The Parametric Threshold controls, when enabled, allow you to morph the captured profile to suit any number of purposes. On one recent mix, I was given some rather poorly-recorded drum overheads. Inexpensive microphones, a subpar room, and brash cymbals all conspired to create a harsh, unpleasant buildup at 3–5 kHz (and reaching higher). With a conventional equalizer, I struggled to tame the offensive bits without making the overall presentation too dull. DSM V2 to the rescue! After a quick Capture of the best-sounding passage I could find, I used a Parametric Threshold band (with the Q set at a moderate width) to further squeeze the most-problematic range. With just a bit of listening and tweaking, DSM V2 was surprisingly effective at de-emphasizing those problem frequencies without excessively dulling the overall picture. Not exactly like fixing it at the source, but much closer than I was able to get with conventional EQ.
A profile captured from one source can also be applied to an entirely different one using Save and Load features. In my scenario above, I could also have tried capturing a profile from some well-recorded overheads, and then loading that profile to process the poor-sounding ones. If I was a mastering engineer, I might be particularly interested in this feature.
Attack and decay settings, in addition to applying at the moment of gain-reduction, also apply when performing a Capture. By manipulating the two, you can influence the captured profile to focus primarily on either steady-state or transient information, and then adjust them differently, if desired, when the actual processing occurs. The same applies for the unusual Timing Profile controls, which are frequency-specific attack and release settings. When LF ATT is pushed higher, the attack is slowed only for lower-frequency portions of the signal. HF REL speeds up the release time only for higher frequencies.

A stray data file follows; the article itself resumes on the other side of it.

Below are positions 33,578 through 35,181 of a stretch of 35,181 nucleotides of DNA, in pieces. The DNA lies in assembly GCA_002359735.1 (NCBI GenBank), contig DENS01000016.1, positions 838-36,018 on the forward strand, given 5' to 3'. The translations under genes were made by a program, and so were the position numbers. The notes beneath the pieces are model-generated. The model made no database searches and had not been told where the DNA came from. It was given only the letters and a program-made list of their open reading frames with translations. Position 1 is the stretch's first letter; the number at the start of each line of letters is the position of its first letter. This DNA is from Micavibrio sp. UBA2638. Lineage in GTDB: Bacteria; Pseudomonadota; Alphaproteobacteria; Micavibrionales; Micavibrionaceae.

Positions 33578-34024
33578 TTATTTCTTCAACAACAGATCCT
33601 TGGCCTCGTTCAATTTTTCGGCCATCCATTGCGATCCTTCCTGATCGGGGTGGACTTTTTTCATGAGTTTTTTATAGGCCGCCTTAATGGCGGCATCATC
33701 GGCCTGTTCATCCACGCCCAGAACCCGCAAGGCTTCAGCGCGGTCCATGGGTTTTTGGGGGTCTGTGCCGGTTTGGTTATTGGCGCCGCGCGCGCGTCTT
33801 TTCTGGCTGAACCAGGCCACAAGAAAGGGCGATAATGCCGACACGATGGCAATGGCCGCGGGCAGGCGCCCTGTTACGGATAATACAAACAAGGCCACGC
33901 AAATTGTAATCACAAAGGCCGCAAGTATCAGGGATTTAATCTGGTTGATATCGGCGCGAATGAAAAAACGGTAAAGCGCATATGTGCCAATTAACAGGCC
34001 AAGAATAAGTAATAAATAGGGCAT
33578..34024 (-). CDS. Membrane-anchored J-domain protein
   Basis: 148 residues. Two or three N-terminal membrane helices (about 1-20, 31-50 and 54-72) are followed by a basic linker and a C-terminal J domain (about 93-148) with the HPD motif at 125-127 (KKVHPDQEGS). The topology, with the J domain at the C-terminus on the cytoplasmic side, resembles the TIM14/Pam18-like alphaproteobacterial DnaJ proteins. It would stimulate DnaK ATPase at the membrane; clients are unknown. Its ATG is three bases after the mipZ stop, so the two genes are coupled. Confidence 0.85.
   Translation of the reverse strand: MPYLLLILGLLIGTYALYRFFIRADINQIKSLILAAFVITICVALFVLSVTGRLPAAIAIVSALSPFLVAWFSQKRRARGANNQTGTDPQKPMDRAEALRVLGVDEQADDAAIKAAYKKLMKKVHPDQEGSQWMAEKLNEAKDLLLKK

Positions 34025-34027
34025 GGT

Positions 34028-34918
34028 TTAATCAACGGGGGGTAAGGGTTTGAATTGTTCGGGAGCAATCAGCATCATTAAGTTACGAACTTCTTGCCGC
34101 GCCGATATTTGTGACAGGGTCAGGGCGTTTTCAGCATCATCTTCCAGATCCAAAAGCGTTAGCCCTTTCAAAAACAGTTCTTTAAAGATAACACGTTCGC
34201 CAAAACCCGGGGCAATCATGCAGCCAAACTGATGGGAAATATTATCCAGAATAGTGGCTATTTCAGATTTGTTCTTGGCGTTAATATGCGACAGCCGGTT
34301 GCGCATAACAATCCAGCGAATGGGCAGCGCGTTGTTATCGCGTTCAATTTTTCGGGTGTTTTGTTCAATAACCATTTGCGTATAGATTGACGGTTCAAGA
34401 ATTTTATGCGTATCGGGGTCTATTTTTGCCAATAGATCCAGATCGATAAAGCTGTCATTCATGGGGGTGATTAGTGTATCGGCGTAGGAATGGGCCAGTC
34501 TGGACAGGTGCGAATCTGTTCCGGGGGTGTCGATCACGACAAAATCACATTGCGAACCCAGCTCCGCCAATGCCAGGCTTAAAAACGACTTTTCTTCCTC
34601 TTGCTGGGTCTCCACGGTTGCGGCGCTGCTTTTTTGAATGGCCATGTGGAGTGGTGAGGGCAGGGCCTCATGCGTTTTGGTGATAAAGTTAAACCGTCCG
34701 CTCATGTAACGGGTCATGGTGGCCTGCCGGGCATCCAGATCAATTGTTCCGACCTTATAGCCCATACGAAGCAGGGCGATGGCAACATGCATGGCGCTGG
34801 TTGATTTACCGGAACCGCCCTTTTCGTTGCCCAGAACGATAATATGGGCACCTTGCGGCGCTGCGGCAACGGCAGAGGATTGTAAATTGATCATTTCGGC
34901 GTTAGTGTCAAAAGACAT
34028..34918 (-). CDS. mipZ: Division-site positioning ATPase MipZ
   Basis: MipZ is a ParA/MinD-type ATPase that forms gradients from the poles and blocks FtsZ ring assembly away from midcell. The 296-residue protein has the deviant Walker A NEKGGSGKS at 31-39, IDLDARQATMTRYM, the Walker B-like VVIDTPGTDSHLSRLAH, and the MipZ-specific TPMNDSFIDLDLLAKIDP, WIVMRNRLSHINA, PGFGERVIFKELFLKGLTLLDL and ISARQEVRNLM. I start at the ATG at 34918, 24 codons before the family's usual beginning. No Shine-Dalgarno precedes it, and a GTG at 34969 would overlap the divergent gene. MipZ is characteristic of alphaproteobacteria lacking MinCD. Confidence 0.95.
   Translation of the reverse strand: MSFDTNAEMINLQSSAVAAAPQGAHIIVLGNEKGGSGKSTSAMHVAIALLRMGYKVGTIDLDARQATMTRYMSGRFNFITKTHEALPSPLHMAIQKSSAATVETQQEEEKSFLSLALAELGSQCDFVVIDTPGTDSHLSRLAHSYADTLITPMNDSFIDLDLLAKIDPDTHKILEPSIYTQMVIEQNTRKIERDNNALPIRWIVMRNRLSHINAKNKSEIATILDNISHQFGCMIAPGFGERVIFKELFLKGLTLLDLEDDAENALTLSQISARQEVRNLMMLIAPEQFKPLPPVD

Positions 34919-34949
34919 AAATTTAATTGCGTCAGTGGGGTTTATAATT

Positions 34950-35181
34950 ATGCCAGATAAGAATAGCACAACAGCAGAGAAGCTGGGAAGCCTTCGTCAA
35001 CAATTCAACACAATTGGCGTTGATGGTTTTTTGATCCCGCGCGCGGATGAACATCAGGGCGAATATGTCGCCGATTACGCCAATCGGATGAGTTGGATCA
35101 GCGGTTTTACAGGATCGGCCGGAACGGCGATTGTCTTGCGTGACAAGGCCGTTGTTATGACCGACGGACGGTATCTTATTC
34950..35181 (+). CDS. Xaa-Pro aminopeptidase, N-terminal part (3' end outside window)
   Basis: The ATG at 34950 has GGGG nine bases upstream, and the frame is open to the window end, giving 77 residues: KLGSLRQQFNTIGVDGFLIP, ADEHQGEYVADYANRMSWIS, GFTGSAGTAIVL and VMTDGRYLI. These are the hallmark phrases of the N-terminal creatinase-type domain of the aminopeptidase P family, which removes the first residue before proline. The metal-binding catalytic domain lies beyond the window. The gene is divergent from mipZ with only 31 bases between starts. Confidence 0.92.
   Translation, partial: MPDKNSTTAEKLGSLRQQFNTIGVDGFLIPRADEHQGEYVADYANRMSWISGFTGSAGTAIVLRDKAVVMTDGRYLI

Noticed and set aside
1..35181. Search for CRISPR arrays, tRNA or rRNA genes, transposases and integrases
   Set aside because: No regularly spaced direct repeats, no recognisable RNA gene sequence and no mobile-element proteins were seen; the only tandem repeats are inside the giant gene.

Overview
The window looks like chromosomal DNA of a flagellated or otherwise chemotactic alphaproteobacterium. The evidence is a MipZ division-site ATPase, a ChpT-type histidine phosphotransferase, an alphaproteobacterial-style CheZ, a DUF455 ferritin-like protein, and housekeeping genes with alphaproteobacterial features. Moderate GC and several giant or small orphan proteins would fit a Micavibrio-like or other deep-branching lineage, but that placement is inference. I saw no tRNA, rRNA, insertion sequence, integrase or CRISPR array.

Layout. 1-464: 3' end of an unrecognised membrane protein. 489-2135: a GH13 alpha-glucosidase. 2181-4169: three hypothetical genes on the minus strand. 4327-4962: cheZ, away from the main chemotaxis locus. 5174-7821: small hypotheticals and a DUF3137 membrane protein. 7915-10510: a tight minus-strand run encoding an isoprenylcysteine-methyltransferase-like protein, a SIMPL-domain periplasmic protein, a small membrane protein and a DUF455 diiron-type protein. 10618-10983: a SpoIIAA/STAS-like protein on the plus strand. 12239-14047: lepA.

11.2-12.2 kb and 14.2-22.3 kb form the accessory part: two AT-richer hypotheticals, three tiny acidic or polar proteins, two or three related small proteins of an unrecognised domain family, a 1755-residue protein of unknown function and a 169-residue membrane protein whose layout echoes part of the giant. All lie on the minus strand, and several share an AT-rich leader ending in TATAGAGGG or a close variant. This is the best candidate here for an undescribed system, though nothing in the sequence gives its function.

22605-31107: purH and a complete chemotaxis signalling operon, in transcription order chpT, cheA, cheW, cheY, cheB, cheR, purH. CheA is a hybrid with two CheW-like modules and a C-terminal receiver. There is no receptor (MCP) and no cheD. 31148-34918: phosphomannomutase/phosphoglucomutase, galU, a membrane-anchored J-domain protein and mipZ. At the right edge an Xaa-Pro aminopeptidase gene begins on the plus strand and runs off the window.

A quick flip through the concise 12-page PDF manual will have a new user up and running relatively quickly, but the software will continue to reveal and suggest new possibilities and applications over time. About a year after first trying DSM V2, I’m still finding new situations in which to use it. I recently agreed to try and salvage a poor-quality stereo file of dialogue for a podcast. The host had spoken into a handheld microphone with considerable proximity effect, while the guest had phoned in via Skype, and the difference in character between the two voices was distracting. Using DSM V2, I pressed Capture when the host was speaking and then applied processing to the entire file; it took only a few minutes to bring the two close enough together to be acceptable.
Even without the unique features, DSM V2 would be a superior, very smooth and transparent compressor. But the real draw is its Capture capability. While it’s easy enough to get a basic grasp of DSM V2’s operation, this plug-in really rewards a deep-dive into its complex features. DSM V2 can do things that no hardware compressor can do, and that makes it quite interesting. With a 14-day free trial, the stakes for having a look are low indeed.